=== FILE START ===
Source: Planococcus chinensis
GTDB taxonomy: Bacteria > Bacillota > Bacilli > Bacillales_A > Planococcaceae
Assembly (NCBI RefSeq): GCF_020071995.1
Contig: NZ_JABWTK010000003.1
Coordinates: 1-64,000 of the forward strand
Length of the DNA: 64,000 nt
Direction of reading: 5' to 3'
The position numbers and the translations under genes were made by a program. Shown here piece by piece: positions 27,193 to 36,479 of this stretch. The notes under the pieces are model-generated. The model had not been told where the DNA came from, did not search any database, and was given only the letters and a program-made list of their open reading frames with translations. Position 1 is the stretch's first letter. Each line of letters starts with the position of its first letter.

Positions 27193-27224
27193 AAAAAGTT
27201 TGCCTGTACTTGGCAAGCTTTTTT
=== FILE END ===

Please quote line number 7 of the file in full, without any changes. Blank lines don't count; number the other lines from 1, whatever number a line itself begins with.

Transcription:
Direction of reading: 5' to 3'